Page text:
“Learn, or we will hurt you” is a prevailing gospel in the nation’s primary, middle, and high schools, a longtime educator said during a panel discussion Wednesday, and it’s one that needs to change.
“Think about all the ways we have devised to hurt people who don’t learn,” complained Roland Barth, a former Harvard Graduate School of Education (HGSE) faculty member, who described measures like detention of students and the threats against educators who could lose their credentials if they fail to comply with certification demands.
Barth, the founder of HGSE’s The Principals’ Center, described coming across a group of high school students who were nearing graduation. The students, gathered around a burning 55-gallon barrel on the campus, were joyfully tossing their books and notes into the flames.
“What those students were telling us is, ‘You can’t hurt me anymore. I am throwing this stuff away, and nothing bad is going to happen to me.’ ”
To combat that pervasive attitude, educators and administrators need to make the problem more visible, Barth said, and transform their message to become “learn or you will hurt yourself.”
Barth made his case during a panel discussion at HGSE’s Longfellow Hall to honor The Principals’ Center’s 30th anniversary. For three decades, the center has supported current and future education leaders through programming, networks, and professional development.
The panel, convened to discuss “The Future of Leadership: Perspectives on the Principalship,” explored a range of topics, including the changing role of school principals, the importance of accountability and standards, and the development of teacher leaders.
A vital part of promoting effective leadership in education, and in turn effective teaching, involves teachers themselves. Principals can’t do that alone, the panelists agreed. Teachers need to be recruited by principals to take on leadership roles in their schools. From helping organize a supply closet to figuring out ways to work with students who break the rules, teachers can lead in important ways.
When teachers take leadership responsibilities, the teacher/principal relationship transforms from one of adversaries to colleagues, said Barth. Such teacher/leader roles also “unlock the tremendous overabundance of underutilized talent that gets left in the parking lot every day.”
Asked about the future of education, Irvin Scott said he is hopeful, in part because of current Harvard work aimed at identifying great teaching. Scott, the deputy director of education for the Bill & Melinda Gates Foundation, cited the ongoing “Measures of Effective Teaching,” a comprehensive national study led by Tom Kane, HGSE professor of education and economics, and backed by the foundation, that is developing a common understanding of “what great teaching looks like.”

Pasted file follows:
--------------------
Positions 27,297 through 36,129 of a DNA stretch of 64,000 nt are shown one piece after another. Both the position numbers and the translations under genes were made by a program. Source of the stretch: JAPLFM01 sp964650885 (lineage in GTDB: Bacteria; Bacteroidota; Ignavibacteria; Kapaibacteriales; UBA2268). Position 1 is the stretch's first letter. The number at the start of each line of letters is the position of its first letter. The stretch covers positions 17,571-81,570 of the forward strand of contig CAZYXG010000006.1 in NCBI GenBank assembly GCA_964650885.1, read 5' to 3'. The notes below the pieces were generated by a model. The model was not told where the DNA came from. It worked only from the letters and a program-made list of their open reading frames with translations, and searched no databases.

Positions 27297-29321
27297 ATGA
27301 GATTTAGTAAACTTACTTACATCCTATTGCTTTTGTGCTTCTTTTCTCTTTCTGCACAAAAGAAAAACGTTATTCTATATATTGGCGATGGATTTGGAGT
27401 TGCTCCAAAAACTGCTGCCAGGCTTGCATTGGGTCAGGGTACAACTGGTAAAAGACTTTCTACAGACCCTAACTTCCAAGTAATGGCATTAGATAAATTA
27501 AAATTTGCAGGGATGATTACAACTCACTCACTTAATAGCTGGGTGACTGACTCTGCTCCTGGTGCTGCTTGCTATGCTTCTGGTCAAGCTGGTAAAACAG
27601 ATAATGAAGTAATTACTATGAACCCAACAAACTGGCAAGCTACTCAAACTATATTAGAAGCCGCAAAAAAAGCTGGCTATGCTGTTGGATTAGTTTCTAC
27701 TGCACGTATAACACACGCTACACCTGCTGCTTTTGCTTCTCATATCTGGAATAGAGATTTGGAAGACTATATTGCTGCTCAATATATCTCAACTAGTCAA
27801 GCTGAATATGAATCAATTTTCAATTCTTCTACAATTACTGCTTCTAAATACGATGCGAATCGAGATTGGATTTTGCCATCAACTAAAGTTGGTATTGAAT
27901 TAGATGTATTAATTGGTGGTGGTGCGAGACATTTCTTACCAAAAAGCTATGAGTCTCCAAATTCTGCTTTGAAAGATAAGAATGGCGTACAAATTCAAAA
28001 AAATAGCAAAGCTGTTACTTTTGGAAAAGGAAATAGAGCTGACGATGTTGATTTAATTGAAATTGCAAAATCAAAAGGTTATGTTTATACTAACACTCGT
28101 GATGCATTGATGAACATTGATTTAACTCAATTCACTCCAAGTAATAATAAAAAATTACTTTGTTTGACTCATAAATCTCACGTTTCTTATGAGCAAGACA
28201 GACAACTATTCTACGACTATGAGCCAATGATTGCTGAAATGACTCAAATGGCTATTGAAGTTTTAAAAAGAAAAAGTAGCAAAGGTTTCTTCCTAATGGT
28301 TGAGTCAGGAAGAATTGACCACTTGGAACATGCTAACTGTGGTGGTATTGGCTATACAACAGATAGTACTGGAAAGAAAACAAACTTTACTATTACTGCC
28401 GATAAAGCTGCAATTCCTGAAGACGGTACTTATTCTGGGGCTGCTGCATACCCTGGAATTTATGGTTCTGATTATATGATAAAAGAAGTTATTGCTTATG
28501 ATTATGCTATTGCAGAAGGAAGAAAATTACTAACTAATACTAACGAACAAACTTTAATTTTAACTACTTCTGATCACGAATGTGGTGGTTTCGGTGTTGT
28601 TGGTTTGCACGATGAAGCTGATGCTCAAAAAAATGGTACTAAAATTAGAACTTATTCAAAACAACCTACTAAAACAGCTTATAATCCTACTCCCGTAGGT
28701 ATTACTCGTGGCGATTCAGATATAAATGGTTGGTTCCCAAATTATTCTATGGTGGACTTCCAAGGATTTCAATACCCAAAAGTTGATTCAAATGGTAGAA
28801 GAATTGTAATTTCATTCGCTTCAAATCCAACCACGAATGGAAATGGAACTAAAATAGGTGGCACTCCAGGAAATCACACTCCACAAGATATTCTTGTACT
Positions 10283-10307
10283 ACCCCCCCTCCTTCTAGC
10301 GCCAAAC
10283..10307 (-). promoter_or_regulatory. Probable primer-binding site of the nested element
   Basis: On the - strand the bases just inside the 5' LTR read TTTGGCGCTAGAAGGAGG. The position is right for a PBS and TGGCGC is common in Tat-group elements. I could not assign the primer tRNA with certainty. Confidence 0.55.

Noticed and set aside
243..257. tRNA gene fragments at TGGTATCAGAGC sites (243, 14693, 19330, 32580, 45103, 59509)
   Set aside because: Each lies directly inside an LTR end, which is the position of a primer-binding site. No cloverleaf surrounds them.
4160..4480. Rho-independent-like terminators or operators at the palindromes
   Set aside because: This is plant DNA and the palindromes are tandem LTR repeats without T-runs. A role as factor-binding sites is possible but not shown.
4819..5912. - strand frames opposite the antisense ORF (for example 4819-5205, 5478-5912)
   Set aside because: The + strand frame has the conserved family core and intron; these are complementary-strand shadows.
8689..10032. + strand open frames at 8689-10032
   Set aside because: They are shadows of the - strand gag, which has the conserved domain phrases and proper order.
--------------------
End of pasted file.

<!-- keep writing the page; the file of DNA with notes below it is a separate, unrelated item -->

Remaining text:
Such teaching, Scott said, needs the support of principals.
“Great leaders … understand how to protect teaching and ensure that teachers come together and collaborate in a powerful way.”
A mentor — “someone that you can just speak honestly to, who will listen to you and who knows you, and can reflect back to you what you are saying” — can offer a school leader vital support, said panelist Allison Gaines Pell.
Pell, founder and principal of the Urban Assembly Academy of Arts & Letters school in Brooklyn, New York, also encouraged the current and future leaders in the crowd to become mentors themselves.
“Both of those types of relationships are very important and very sustaining,” she said.
The event’s moderator, Deborah Jewell-Sherman, former superintendent of Richmond Public Schools in Virginia and a senior lecturer in education at HGSE, asked the panelists for parting thoughts. Scott offered a poetic response.
“Hold fast to dreams, for when dreams go, life is a barren field frozen with snow,” he said, quoting from author Langston Hughes’ work “Dreams.”
Millions of children and teachers come to school every day with dreams, Scott added, “and principals are at the critical space of ensuring that those dreams come true.”